A Frank Talk: Masturbation
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WHY TALK ABOUT MASTURBATION?
Now when it comes to masturbation, I want to be careful with my words. First and foremost, as I said earlier in jest, I now say in all seriousness: it is a touchy subject. People are afraid to talk about it and very often get very uncomfortable when it is discussed. Further, a frank and truthful discussion is necessary because so many, many people struggle with this issue.
If the church doesn’t address the issue of masturbation, where will people look for wisdom and answers? Google, probably, right? (By the way, I don’t recommend that method…) The fact of the matter is that since we possess Father’s Word, the body of Christ is the forum where such tough topics like masturbation need to be addressed.
Sadly, the following cartoon is a pretty decent portrayal of what happens inside the church whenever this issue comes up. The church tends to treat this issue—in fact, ‘treat the issue’ is probably the wrong choice of words—the church very often, does not treat the issue. That my friends, is a tragedy!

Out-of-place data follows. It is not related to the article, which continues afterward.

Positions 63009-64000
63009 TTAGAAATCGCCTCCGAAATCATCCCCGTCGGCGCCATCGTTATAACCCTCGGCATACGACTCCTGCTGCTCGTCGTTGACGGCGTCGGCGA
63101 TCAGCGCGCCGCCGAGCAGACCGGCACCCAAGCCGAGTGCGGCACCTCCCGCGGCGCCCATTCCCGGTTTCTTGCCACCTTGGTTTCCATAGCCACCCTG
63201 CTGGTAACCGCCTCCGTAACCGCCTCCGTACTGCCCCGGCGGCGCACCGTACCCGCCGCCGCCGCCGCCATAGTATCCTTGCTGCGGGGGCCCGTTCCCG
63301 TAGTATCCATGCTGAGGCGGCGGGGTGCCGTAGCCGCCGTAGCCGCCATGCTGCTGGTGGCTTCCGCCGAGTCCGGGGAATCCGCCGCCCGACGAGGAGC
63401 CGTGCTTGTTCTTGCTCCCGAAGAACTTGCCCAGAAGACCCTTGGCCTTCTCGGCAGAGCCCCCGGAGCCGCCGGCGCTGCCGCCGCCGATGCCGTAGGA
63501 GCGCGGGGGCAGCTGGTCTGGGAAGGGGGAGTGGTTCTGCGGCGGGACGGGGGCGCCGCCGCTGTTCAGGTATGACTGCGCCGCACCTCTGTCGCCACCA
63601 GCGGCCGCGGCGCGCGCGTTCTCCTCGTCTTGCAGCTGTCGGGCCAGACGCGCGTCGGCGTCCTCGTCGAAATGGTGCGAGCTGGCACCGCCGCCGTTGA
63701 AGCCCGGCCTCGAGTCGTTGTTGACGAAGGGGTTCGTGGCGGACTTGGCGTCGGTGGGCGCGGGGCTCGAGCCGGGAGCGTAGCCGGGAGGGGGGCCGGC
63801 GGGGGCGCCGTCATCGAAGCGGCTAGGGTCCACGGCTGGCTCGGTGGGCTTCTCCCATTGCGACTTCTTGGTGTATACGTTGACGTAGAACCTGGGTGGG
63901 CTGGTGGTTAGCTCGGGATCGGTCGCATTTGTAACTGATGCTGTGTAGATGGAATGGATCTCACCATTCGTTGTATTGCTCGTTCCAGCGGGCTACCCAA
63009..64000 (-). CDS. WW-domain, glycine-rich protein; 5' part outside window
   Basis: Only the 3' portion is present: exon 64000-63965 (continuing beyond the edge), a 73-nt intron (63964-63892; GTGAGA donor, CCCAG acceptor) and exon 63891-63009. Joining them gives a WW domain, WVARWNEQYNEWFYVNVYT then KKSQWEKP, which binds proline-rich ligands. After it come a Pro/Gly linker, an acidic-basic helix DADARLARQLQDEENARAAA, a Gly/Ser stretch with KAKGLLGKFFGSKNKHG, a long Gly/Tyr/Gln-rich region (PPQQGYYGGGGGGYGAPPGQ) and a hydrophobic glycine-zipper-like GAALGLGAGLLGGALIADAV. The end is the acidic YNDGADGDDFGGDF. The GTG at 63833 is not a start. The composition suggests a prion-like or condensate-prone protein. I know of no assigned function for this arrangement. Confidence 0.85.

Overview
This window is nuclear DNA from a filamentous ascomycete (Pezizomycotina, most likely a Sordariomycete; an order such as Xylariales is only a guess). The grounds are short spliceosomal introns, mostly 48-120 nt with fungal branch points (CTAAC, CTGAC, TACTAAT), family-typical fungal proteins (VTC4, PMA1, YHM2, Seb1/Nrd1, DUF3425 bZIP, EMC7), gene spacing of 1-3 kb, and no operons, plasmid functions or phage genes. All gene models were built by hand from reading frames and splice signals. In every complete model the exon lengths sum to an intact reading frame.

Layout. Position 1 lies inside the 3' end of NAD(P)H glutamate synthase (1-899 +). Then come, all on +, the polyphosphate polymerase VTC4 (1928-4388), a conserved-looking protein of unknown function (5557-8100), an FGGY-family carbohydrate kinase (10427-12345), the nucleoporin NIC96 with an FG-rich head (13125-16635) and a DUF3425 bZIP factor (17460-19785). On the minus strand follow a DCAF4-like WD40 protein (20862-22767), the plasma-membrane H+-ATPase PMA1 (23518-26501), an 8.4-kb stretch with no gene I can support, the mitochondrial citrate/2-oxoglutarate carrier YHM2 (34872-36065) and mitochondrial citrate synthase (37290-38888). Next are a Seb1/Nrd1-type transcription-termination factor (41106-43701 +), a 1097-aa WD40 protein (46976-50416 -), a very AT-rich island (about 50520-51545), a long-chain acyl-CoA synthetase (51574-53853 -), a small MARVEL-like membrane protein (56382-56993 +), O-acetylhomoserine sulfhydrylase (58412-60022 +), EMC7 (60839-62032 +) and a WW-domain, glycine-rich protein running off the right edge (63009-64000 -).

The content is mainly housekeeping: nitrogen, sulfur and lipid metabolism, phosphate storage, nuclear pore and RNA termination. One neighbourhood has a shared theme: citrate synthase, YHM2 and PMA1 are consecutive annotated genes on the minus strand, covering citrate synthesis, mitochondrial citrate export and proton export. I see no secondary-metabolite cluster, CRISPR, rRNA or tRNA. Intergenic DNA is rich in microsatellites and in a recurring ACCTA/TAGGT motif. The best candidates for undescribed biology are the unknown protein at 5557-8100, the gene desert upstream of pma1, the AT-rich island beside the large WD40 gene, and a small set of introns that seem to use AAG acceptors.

The church’s treatment of this subject has typically resulted in misinformation and condemnation. You know what I’m referring to, right? “If you masturbate, you’ll go blind” or, “If you masturbate, you’ll grow warts on your hands!”, and the like. That kind of misinformation is no longer as prevalent in our modern culture, but the confusion and the guilt surrounding this issue abounds.
Another misconception is that masturbation is only a male issue. Perhaps you have heard the joke that there are only two kinds of men: those who have masturbated, and those who lie. Though there may be some truth to that statement, I’ve found through my years of experience that masturbation is not only a masculine issue. Many women who have passed through our counseling office have confirmed this.
The issue of masturbation is laden with guilt and condemnation. As a speaker and counselor, I get phone calls and letters from a wide variety of people all over the country. Recently, a fellow from out of state emailed me. He wrote that since I was out of state, he felt like I was someone who was ‘safe’ to talk to. He shared with me that masturbation was the supreme struggle in his life and that he was riddled with guilt and shame because of it. It was quite obvious in talking with him that he believed he was the only one with such a struggle. Feeling isolated and alone is one of the nasty by-products of our failure to deal with this issue openly. When we believe we are the only one who struggles with such an issue, we are easy prey for the enemy to discourage us in our walk with God.